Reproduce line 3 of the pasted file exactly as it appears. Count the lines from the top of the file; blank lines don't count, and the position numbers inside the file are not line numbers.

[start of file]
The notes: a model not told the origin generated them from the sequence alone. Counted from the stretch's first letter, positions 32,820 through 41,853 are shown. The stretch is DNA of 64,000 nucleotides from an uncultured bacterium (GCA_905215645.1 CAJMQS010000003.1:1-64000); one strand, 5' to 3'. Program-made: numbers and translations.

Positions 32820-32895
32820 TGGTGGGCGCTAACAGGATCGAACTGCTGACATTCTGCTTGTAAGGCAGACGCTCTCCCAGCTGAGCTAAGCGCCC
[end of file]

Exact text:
32820 TGGTGGGCGCTAACAGGATCGAACTGCTGACATTCTGCTTGTAAGGCAGACGCTCTCCCAGCTGAGCTAAGCGCCC